Some market professionals break down cryptocurrencies into additional categories, including “privacy” cryptocurrencies, fintech cryptocurrencies, and application-specific “coins.” There are also cryptocurrency-based futures contracts.

What about specific cryptocurrencies that aren’t as big as Bitcoin, but still may be worth following?

According to financial researcher Prableen Bajpai, there are at least six “important” cryptocurrencies other than Bitcoin: Dash, Ethereum, Litecoin, Monero, Ripple, and Zcash. The following are brief descriptions of each, based in part on a recent article by Bajpai, along with the currency’s market capitalization as of April 2019, according to CoinMarketCap figures.

A Shifting Regulatory Environment

Now that you have a better sense of how cryptocurrencies work and how they differ, keep in mind the many, many risks. First, authorities are still getting the regulatory infrastructure in place regarding cryptocurrencies. 

Interested in trading cryptocurrency?

TD Ameritrade clients with an open equity brokerage account can now apply for an ErisX cryptocurrency trading account1 via the thinkorswim platform. The cryptocurrencies currently available to trade for TD Ameritrade clients via the ErisX exchange include: Bitcoin, Bitcoin Cash, Ethereum, and Litecoin. To learn more about cryptocurrency trading at TD Ameritrade, visit this page.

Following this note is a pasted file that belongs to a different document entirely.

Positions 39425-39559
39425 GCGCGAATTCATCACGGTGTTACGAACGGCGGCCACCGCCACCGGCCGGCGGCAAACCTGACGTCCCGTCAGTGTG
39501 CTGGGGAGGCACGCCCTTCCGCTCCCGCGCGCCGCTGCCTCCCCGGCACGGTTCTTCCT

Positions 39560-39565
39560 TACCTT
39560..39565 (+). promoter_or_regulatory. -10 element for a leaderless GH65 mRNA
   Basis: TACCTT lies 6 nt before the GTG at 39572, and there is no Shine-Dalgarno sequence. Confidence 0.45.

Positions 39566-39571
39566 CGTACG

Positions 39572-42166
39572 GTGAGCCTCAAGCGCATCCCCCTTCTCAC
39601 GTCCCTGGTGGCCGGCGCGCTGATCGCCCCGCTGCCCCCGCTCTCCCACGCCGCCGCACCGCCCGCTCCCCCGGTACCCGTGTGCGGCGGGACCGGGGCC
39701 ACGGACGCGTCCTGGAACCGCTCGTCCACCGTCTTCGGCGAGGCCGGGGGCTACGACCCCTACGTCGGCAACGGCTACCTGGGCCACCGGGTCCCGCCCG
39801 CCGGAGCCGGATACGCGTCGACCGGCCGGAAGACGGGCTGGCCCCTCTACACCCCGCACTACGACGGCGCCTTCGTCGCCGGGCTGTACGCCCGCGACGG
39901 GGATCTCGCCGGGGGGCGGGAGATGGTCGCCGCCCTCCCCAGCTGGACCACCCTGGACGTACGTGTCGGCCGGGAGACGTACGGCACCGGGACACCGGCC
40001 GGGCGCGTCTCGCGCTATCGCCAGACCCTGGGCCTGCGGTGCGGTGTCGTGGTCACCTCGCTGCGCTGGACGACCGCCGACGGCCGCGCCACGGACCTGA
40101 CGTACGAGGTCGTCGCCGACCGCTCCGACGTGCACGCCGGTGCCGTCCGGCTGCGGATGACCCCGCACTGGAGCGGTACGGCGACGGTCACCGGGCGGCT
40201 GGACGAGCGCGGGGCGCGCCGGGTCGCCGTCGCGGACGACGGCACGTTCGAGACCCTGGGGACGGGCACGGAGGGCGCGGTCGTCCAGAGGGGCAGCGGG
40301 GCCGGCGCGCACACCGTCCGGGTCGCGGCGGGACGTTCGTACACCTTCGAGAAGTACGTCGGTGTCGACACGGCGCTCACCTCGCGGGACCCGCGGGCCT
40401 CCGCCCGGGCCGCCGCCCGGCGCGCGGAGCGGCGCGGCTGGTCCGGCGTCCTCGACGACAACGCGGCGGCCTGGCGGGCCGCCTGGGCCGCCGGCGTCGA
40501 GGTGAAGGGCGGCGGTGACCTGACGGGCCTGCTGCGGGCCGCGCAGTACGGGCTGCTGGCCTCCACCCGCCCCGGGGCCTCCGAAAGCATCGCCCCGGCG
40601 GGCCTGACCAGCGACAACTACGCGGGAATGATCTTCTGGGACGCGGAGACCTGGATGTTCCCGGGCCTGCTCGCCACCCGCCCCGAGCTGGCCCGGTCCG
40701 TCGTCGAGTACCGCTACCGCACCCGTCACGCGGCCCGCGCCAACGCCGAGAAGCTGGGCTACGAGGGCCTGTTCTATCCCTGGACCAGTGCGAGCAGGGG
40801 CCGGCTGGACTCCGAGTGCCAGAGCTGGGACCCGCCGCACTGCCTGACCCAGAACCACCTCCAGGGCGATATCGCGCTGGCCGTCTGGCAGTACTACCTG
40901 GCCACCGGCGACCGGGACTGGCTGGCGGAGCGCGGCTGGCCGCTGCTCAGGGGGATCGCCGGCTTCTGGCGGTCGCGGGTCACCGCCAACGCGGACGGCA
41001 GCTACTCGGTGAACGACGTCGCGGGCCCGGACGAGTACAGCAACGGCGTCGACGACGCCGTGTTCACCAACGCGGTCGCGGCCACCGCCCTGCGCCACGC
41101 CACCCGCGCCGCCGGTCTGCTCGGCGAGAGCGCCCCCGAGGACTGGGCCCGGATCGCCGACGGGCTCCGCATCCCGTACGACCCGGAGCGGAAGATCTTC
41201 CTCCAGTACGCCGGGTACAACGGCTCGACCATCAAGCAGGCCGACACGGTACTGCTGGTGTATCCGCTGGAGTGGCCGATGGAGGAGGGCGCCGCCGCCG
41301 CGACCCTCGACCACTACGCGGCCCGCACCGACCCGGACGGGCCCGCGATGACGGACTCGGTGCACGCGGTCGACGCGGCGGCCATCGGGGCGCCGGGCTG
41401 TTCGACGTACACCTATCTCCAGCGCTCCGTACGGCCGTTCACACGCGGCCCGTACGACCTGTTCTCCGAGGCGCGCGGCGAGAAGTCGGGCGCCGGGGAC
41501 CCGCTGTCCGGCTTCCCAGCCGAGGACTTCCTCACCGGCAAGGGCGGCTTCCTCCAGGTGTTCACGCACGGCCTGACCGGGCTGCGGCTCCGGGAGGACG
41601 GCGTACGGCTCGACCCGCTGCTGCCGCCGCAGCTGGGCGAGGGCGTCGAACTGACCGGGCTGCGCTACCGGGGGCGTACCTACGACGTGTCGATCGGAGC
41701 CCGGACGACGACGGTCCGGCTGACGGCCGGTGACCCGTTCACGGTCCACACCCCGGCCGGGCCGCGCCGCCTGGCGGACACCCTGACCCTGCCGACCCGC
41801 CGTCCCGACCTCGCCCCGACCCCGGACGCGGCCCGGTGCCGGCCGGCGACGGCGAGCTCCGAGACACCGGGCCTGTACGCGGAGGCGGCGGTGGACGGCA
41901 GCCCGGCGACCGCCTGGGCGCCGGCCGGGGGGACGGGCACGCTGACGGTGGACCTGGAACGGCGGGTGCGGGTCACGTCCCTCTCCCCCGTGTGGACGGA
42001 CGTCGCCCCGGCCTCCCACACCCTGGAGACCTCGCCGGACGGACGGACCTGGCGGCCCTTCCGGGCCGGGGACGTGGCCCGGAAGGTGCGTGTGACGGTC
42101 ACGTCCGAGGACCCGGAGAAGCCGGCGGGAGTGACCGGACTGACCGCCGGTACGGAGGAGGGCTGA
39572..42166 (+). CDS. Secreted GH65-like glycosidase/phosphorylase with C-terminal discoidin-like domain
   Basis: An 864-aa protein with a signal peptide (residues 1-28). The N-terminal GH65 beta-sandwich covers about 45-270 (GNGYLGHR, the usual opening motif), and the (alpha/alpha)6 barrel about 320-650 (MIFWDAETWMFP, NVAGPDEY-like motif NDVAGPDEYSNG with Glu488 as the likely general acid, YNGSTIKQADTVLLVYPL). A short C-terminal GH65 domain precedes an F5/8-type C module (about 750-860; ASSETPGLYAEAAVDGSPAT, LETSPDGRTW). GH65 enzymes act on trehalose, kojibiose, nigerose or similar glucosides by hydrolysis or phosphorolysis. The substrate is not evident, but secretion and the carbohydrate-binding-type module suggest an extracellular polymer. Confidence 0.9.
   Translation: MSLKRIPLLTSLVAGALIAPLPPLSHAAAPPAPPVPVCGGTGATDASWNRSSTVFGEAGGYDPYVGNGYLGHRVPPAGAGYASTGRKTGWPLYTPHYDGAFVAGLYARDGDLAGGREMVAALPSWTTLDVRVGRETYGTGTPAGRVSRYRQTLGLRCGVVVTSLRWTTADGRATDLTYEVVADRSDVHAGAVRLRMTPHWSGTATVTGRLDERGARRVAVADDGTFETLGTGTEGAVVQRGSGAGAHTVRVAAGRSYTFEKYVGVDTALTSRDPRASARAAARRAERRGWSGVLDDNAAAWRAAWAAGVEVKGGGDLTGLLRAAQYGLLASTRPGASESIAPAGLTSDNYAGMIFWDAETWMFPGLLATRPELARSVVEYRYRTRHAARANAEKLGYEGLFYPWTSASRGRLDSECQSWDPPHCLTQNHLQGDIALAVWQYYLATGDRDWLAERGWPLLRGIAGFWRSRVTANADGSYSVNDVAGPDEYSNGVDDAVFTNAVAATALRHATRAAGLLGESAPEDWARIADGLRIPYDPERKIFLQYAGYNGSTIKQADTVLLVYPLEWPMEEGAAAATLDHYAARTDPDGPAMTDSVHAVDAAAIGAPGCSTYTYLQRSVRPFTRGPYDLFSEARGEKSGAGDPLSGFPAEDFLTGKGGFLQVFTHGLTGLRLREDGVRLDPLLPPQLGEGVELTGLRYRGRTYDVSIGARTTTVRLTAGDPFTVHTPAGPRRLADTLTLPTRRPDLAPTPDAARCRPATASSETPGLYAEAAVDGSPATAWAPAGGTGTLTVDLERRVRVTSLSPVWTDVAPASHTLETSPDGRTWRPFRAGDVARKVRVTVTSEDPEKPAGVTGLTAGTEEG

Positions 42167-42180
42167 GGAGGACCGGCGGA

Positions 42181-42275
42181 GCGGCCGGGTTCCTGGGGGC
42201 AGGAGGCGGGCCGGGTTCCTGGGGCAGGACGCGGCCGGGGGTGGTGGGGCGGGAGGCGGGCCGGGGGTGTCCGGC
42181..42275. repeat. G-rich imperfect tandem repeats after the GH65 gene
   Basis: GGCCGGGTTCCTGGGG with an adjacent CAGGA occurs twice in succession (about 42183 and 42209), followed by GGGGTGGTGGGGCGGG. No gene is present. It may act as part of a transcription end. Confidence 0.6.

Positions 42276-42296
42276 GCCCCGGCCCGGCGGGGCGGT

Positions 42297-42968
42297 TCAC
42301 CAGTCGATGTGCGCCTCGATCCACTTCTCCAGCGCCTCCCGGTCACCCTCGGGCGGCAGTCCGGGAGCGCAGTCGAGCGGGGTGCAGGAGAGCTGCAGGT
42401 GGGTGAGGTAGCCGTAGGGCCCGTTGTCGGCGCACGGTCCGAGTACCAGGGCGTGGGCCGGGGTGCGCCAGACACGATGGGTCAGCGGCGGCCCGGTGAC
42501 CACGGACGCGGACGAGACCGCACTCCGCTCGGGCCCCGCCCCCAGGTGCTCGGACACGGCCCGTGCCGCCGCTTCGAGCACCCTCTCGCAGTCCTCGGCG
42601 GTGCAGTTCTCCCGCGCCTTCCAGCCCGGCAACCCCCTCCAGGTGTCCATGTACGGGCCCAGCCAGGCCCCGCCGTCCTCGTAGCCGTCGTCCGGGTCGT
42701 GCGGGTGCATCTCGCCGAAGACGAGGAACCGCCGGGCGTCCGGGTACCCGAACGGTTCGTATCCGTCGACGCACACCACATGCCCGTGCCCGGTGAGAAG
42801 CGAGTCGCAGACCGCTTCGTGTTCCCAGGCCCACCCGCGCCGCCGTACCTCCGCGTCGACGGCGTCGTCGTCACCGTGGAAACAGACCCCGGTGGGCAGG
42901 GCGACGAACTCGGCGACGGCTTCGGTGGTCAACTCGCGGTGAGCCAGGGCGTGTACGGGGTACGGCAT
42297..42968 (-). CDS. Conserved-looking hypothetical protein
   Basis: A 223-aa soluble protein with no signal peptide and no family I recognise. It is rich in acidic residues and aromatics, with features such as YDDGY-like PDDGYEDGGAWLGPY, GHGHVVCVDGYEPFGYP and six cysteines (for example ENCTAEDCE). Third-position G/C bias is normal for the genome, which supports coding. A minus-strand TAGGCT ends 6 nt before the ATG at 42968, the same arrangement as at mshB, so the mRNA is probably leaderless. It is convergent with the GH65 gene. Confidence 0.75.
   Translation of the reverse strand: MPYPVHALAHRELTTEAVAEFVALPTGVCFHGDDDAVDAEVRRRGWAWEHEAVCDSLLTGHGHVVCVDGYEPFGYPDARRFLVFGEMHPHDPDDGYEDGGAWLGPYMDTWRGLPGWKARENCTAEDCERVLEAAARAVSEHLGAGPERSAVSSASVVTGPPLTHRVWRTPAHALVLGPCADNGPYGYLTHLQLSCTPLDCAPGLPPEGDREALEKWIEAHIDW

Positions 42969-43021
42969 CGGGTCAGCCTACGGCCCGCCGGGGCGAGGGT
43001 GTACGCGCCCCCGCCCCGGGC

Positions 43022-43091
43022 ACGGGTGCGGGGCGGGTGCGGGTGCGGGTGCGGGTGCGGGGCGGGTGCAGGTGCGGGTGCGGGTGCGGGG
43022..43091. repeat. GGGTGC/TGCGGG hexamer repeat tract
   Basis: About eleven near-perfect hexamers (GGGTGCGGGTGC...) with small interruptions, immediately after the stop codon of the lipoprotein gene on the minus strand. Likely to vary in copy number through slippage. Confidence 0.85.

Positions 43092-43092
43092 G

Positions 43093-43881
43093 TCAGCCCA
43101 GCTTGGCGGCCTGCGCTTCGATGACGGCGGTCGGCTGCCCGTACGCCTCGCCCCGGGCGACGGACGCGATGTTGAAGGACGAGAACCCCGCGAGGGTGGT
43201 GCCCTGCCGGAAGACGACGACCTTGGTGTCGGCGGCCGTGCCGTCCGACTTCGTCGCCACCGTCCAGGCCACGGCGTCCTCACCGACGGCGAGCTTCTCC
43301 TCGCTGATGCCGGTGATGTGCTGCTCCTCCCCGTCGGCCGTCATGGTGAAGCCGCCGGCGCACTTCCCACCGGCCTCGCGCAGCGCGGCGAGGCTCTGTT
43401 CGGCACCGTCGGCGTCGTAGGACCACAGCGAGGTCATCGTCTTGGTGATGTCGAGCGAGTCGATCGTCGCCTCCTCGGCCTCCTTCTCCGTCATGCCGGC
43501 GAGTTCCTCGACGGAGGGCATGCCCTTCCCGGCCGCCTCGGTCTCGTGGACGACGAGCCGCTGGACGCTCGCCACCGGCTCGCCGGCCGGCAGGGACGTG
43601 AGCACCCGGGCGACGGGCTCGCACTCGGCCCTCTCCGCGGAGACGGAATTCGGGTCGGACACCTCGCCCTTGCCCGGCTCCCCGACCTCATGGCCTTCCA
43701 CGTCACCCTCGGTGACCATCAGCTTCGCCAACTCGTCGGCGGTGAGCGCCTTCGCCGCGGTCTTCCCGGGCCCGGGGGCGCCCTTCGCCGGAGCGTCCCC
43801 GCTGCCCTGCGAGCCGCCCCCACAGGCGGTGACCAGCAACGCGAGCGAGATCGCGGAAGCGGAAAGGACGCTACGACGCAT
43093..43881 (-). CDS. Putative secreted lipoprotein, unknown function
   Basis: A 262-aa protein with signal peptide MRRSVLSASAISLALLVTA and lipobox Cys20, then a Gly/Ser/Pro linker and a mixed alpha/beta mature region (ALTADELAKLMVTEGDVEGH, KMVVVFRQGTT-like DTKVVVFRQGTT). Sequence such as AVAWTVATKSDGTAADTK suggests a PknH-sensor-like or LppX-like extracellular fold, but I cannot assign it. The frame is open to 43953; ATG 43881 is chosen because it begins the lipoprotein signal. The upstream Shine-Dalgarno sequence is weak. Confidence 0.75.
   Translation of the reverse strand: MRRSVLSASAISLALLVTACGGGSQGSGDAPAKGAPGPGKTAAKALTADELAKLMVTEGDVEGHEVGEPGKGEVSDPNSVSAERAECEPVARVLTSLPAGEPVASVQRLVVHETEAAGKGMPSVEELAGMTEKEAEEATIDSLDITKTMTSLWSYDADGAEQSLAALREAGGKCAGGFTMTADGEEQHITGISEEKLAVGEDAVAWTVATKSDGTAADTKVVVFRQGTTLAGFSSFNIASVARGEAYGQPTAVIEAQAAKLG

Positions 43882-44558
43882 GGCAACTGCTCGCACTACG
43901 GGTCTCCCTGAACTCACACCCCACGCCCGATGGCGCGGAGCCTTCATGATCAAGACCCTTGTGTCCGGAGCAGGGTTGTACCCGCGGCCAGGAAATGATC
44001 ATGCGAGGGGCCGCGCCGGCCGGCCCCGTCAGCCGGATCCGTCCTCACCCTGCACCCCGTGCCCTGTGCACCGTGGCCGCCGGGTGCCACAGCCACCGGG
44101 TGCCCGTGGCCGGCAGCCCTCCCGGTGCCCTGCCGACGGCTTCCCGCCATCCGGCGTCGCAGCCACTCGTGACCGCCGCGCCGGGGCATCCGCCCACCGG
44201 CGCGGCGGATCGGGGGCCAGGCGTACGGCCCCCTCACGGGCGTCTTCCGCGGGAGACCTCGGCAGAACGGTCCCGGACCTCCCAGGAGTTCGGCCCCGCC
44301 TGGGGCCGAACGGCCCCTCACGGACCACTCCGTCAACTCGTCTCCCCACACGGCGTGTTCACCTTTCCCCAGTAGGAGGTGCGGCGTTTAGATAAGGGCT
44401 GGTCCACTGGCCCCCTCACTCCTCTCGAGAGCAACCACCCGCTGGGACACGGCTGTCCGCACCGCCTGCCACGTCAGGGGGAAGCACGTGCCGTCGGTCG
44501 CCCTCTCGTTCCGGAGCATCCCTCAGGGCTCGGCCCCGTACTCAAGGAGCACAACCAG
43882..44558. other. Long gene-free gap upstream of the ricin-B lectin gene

“The most important thing to remember,” says Jim Sinegal, a financial services analyst with Morningstar, “is that you are 100% responsible for the security of your holdings.” He likens cryptocurrency markets to “venturing into a bad neighborhood with a pocketful of cash to spend. You might get robbed at any time; you could end up with counterfeit goods.”

Plus, the prices of Bitcoin, other cryptocurrencies, and any related securities can be quite volatile. It’s possible the entire value of your investment may be lost. If you don’t think you can handle the price swings—financially or emotionally—you may want to steer clear. 

Want to learn more about the basics of investing in Bitcoin and blockchain? Watch this short video below.

Investing Basics: Bitcoin and Blockchain
2:47
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Key Takeaways

  • Though bitcoin remains the largest and most widely traded cryptocurrency, there are more than 2100 others
  • Types include transactional, utility, and platform cryptocurrencies
  • Learn how TD Ameritrade clients can apply for an ErisX cryptocurrency trading account via the thinkorswim platform
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1 All cryptocurrency trading accounts will be established with ErisX, a state licensed money services provider, which will serve as principal and custodian. ErisX Accounts will be subject to the ErisX Client AgreementErisX Privacy Policy, and ErisX Digital Currency Risk Disclosures. TD Ameritrade Futures & Forex LLC will serve as an authorized agent of ErisX, providing trading and client support services. Designation as authorized agent can be revoked by ErisX at any time. TD Ameritrade Futures & Forex LLC and ErisX are separate and unaffiliated firms, and each is not responsible for the products or services of the other. ErisX Accounts are neither protected by SIPC nor FDIC insured.

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Cryptocurrency trading is subject to unique and significant risks.  Please read the TD Ameritrade Futures & Forex Cryptocurrency Risk Disclosure Statement before trading in your ErisX account.